A Harley Street doctor is charged following the death of a patient. The court case exposes a series of bizarre operations.





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Episode credited cast:
Charles Lincoln
Ronald Hines ...
Dr. Harmon
Dr. Pilbeam
Sir Percy Brack
Dr. Fancy
Dandy Nichols ...
Mrs. Sprat
John Paul ...
Mr. Carwell
Kynaston Reeves ...
The Judge
Susan Richards ...
Miss Pettifor
Mr. Pender
Mr. Blessington


A Harley Street doctor is charged following the death of a patient. The court case exposes a series of bizarre operations.

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Release Date:

13 September 1964 (UK)  »

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Aspect Ratio:

1.33 : 1
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Did You Know?


Though produced in 1962, the story is set in the year 1966. See more »

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User Reviews

A tasteless helping of shock.
9 September 2016 | by See all my reviews

This is one of those plays that, unless it's explained beforehand, one doesn't realise it is intended as comedy until a few minutes in. The court case depicted seems at first to involve a thoroughly corrupt, evil doctor who has cold bloodedly had a patient's healthy legs amputated as he supposedly wished it. He died of shock hours later, and then forced a colleague into a compromising situation to cover it up. Then we hear more about the patient's desire for the amputations, and I thought this may turn into an examination of the bizarre psychological dementia known as apotemnophilia, where the patient indeed does want limbs cut away. But soon it dawned on me, slow that I am, that the characters, that came to testify as well as the judge, are dim or exaggerated comedy types that have silly mannerisms and unintentionally funny things to say, even as the story grows ever more sinister. It comes out that the doctor is part of a conspiracy to make unknowing customers of a clothing shop into willing amputees, and has been a success with hundreds of now-satisfied victims.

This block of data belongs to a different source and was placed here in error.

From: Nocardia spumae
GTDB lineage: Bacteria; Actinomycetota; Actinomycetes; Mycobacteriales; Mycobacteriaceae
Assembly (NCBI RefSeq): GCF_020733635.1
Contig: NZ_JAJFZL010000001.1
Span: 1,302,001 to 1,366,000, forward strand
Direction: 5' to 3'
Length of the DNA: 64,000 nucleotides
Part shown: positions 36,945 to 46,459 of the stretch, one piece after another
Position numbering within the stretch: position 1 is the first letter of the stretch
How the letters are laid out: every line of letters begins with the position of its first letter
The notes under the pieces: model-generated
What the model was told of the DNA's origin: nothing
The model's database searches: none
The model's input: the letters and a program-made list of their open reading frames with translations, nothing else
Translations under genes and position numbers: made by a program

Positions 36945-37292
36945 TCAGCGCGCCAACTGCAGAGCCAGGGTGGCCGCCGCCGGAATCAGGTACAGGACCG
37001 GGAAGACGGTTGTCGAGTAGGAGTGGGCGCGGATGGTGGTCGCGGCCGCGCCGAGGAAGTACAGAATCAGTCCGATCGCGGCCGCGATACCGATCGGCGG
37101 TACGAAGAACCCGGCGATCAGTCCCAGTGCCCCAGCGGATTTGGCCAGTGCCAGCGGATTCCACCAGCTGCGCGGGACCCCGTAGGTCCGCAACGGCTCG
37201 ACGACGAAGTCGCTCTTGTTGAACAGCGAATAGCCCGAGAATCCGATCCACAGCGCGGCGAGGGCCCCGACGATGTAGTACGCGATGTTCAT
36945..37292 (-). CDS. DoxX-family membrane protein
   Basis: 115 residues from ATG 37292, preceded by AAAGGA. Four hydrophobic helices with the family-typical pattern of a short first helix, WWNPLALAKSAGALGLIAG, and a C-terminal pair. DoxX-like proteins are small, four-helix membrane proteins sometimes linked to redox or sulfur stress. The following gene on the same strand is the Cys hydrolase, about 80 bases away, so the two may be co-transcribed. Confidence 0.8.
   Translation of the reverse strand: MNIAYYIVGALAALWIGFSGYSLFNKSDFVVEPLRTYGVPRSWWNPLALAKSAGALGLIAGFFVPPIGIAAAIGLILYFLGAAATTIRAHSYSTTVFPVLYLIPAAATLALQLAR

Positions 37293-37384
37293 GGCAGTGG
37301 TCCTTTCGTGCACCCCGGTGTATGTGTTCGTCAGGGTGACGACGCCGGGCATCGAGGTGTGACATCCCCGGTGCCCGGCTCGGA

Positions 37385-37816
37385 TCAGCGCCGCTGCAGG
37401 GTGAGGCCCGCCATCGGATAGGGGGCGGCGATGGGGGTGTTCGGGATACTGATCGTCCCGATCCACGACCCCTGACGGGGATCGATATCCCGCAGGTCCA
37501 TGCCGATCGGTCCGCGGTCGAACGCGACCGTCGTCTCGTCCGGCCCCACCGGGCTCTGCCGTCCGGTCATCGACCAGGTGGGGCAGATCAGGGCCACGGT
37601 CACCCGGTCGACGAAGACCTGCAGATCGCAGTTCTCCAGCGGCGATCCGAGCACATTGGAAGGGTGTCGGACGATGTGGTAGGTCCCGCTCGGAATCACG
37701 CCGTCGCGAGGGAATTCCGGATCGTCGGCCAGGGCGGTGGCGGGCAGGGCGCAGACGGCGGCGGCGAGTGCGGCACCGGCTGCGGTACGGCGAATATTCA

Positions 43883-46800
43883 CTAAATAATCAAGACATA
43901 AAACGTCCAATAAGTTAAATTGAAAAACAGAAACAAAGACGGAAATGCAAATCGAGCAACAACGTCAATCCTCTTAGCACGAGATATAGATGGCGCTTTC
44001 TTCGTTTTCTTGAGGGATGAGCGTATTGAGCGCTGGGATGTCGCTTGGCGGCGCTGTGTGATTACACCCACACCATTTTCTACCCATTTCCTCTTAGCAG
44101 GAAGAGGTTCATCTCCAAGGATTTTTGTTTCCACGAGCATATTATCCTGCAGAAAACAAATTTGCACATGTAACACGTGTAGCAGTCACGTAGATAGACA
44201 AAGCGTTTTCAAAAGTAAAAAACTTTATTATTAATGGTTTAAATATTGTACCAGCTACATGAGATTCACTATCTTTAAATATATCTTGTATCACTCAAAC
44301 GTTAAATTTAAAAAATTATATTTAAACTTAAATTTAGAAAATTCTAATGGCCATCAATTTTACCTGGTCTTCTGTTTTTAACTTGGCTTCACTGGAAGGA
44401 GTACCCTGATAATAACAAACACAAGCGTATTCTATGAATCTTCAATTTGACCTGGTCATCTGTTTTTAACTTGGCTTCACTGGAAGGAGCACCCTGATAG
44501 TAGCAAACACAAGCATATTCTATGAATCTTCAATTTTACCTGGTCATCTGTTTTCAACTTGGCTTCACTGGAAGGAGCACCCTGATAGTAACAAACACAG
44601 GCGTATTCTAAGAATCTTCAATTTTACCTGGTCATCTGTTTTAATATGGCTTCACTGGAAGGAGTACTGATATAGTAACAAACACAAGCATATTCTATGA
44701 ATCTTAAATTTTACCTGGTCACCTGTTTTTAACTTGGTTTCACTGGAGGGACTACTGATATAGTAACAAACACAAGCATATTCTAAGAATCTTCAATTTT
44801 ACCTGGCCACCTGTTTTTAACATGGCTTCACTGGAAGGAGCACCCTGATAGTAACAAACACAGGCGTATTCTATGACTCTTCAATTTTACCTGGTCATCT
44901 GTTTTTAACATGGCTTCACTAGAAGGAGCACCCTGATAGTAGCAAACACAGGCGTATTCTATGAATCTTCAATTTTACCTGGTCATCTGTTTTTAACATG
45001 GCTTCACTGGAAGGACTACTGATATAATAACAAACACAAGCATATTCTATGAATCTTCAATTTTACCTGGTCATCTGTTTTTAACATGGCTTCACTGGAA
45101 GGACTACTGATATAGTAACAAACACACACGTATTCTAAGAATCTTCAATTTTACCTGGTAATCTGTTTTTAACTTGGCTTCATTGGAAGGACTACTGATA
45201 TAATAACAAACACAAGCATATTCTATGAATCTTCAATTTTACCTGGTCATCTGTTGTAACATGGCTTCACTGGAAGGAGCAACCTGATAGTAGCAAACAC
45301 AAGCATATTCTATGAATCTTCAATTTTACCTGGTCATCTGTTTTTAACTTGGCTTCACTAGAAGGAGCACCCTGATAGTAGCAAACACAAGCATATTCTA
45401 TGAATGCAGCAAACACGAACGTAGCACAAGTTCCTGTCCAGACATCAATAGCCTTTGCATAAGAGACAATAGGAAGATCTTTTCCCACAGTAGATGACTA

This sort of gruesome black humour is the sort of product that comes from uninhibited contempt that elite actors and writers have for their audience in Britain. Needless controversy for it's own sake. That it slanders the medical profession held up it's transmission for two years, but it should have just been "wiped" instead.

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